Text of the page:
# I can't even see how can i solve this truss question

I can't even see how can I solve this truss question I'm an engineering student, our professor assigned us this truss problem. I have found an answer saying that it is a zero member.

I have tried but I couldn't even see where should I start from.

i am working on this problem but i couldn't find any value once i reach a joint with 2 unknowns

like this joint for example [B] []3

i have even used the momentum equation but i can't go anymore

• I can't give a full answer right now, but I can tell you HI isn't a zero-force member. It would be if the top chord (FH and its mirror) were horizontal, but they're not.
– Wasabi
Commented May 5, 2020 at 14:28
• Thank you I appreciate your help Commented May 5, 2020 at 15:24
• Seriously it's much easier to put the fraction values instead of the cosine or sine values. I don't understand the need to calculate the angles. On the side note, check out my answer. Commented May 7, 2020 at 20:26

Because of symmetry we can cut the truss from the center and assign half of 123 kN to each half.

$$\Sigma M_a=0 \quad 123*7.5+ 123*15+123*22.5+ 123/2*30- F_{H, \ Horizontal}*10.8=0$$

.

$$F_{H Horizontal}= 7380/10.8 =683kN$$

.

$$F_{HF}= 683sec(\frac{10.8-10.5}{7.5} )=683* sec(0.000698)= 683*1.0000000001=683000000051kN \ copression$$

** Edit**

A quick inspection of the very small cord angle at FH shows the force in IH is very small tension and is negligible.

$$F_{IH}= 683*0.3/7.5=27.3kN 27.3*2 = 54.6kN \quad \text{for both sides}$$

• The question is asking for the force in HI, not HF. Also, I made a simple model on Ftool and got 683.9kN for HF.
– Wasabi
Commented May 5, 2020 at 18:58
• Ok i look at it. Commented May 5, 2020 at 19:00
• Just need to double it since you have the tension coming from both sides of the truss.
– Wasabi
Commented May 5, 2020 at 20:03
• @kamran Can you point me to some materials about the symmetry thing (giving half of 123 kN to each side) that was done in the beginning. Commented May 7, 2020 at 23:59
• @Manu G, off the top of my head no. I am sure if you Google it you find a lot. Commented May 8, 2020 at 0:09

Step 1: Solve for the reactions at the joints.

Step 2: Take the section across FI, and then solve for the three unknowns.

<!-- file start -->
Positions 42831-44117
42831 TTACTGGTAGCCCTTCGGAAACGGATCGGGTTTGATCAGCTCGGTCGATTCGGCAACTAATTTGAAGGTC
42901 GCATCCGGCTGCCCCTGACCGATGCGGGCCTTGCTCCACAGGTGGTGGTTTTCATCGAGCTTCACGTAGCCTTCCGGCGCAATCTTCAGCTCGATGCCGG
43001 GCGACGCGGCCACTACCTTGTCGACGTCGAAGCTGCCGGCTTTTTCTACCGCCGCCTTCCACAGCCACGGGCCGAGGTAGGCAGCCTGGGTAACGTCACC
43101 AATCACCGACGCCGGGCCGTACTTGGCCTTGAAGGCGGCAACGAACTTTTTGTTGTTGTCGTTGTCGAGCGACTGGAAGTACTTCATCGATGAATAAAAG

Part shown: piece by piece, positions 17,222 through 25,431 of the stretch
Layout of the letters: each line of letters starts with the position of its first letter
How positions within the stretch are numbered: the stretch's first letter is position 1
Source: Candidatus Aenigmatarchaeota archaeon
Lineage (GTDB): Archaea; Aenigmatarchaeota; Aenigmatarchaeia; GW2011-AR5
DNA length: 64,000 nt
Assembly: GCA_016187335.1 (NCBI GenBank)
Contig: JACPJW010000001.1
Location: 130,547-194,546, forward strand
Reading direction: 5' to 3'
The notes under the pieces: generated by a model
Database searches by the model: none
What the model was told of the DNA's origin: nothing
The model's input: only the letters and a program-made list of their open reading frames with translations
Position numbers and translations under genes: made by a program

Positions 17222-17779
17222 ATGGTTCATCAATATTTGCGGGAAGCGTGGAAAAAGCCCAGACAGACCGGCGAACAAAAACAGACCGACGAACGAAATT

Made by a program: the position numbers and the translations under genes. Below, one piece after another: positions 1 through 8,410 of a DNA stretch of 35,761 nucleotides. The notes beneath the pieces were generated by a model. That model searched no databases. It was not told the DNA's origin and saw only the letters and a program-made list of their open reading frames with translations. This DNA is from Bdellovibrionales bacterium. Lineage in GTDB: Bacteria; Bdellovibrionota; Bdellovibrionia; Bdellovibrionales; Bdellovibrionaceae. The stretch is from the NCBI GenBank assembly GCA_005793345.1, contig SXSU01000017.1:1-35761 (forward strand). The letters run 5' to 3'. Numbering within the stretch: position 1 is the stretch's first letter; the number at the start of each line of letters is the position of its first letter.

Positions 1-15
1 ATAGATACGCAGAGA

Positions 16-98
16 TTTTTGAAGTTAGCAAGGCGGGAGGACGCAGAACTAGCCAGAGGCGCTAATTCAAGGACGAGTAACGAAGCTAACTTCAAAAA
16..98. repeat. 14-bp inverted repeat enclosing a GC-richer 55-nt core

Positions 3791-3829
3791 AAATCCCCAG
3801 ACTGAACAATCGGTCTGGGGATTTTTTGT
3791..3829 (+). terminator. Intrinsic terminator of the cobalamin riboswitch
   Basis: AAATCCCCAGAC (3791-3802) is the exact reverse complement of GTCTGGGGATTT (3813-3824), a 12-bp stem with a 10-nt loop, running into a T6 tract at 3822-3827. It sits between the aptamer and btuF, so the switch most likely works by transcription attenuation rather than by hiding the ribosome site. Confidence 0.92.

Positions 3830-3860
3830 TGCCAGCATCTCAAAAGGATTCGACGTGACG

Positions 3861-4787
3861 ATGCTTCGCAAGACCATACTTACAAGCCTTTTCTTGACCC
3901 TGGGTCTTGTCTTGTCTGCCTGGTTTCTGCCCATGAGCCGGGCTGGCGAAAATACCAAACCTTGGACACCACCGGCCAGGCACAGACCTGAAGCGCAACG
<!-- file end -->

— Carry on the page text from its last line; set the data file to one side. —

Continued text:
Step 3: Finally take the FBD at joint H and then solve for the values.

The answer I got seems to put HI in tension at 54.67 kN.

EDIT 1: Mistake in support reaction (@Wasabi thanks for pointing it out)

EDIT 2: Didn't put the external forces when I took the section across FI

P.S. @Wasabi thanks for pointing out the problem. Finally fixed the issue.

• I'd suggest checking your work. Using a program, I go a different result (IH = 54.7kN in tension). One thing that caught my eye is your support reaction doesn't seem right: symmetry demands that the supports have equal vertical reactions, therefore it should be simple to obtain reactions of $7\times123/2 = 430.5\text{ kN}$.
– Wasabi
Commented May 5, 2020 at 18:22
• Gotcha, seems like I messed up a little there. Commented May 5, 2020 at 18:25
• both of you are a little up mistaken the answer is actually compressed Commented May 5, 2020 at 18:50
• @YyyUuu: I can guarantee to you that it isn't in compression. If your book says it is, it's wrong.
– Wasabi
Commented May 5, 2020 at 20:43
• @Wasabi Took a little time to get around the interface. But found it much better than the other software that I find when I just Google for Truss Solvers. It's a really good software. Kudos to making it and allowing it free access. Commented May 6, 2020 at 20:27

https://mathalino.com/reviewer/engineering-mechanics/problem-430-parker-truss-method-sections

i have the found the answer here

it is a similar question and it is solved in details

good luck

also take a look on the simple model made by wasabi it will help you for sure

he used ftool for it

• Welcome to Engineering! Whilst this may theoretically answer the question, it would be preferable to include the essential parts of the answer here, and provide the link for reference. Commented May 7, 2020 at 20:19